Writer: Samuel Taylor Coleridge
Reviewer: Laura Maley
With a blend of circus skills, physical theatre, dance, acrobatics, and song, Square Peg Contemporary Circus bring an atmospheric interpretation of Samuel Taylor Coleridge’s poem The Rime of the Ancient Mariner to The Lowry.
Rime tells the story of an old sailor relaying his long sea voyage, involving the supernatural, danger and death, with increasing fear and fascination.
Impressive staging involves a scaffold rig at centre stage, with two upright poles. A pole between the upright scaffolding, a few metres above the ground, appears frequently. Artistic director Tim Lenkiewicz makes excellent use of different heights throughout, including plenty of movement at stage level. The scenery also includes a sail and ropes which the cast help to set-up and take down, or use as part of the act. Impressively, a cast member walks along the pole, while singing, demonstrating not just strength and concentration but great vocal control too.
However, sometimes this equipment set-up slows down the flow of the piece and, on one occasion a canvas sail obscures a high pole routine for audience members seated in the low stalls balconies of The Lowry’s Quays Theatre. From the same seats audience members may well miss the fact that early on, the music comes from the performers themselves – on top of the rigging.
The folk-ish, sea shanty style music selected, conveys the dark, haunting tone of the original poem and Lise Marker’s heavy duty layered costumes, in naturalistic muted tones seem fitting for this physical, contemporary interpretation of an 18th-century poem.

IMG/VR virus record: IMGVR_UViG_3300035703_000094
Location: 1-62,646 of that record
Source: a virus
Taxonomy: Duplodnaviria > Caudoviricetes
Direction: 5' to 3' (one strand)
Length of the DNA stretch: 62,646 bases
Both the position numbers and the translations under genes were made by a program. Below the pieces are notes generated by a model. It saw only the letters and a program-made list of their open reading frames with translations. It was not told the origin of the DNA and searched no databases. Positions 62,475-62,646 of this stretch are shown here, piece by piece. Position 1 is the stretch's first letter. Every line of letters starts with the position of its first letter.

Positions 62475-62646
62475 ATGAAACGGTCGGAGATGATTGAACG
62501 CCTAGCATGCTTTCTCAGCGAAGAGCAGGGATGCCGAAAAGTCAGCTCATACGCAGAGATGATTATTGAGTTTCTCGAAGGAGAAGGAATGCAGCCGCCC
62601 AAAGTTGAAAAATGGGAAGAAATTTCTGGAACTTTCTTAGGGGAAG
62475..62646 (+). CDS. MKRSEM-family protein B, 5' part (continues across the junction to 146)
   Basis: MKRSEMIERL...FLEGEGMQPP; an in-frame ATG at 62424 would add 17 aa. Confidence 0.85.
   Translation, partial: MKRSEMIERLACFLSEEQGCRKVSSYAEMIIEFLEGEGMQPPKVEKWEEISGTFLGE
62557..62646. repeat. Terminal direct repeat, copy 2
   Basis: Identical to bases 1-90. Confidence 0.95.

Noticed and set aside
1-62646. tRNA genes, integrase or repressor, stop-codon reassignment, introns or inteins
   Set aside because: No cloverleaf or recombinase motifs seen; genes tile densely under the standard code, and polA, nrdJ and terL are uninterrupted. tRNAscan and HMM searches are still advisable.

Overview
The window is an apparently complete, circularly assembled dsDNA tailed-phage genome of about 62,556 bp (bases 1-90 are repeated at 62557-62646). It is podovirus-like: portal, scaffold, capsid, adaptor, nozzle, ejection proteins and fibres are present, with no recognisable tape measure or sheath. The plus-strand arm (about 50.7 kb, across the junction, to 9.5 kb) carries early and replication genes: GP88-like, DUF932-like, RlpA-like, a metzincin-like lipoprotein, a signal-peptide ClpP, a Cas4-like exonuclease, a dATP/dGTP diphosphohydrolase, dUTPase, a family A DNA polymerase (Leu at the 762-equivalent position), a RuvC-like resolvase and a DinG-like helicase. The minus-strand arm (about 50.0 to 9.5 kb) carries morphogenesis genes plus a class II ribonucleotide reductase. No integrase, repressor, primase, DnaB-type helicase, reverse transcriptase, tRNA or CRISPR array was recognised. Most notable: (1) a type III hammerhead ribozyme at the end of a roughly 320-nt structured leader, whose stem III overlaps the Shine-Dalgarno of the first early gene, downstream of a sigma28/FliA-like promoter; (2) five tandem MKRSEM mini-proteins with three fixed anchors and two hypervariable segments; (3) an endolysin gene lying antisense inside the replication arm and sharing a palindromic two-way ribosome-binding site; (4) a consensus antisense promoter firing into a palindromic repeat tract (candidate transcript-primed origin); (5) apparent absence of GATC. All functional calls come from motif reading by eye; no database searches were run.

The audience’s collective breath is held more than once; Rime holds a number of jaw-dropping moments. In a spectacular finale Isabelle Schuster performs a stunning routine between two lengths of fabric hung from the centre of the rig. Whirling expertly with and between the fabric lengths, Schuster creates striking shapes and plummets sharply in some truly breath-taking moments.
While careful attention is paid to displaying a very wide range of techniques, the balance between solos and whole cast activities does not always feel well struck. Perhaps introducing more displays of skills in smaller groups – rather than concentrating on whole cast and solo activities – would address the balance.
Selected moments of the epic poem are relayed in verse, although the thread of the story sometimes feels lost among the acrobatic displays. In this first full-length show from Square Peg the balance is not always effectively struck between telling the story and acrobatic skills, though unquestionable skills and creativity make the Company a definite prospect for the future.
Runs until 13 April 2014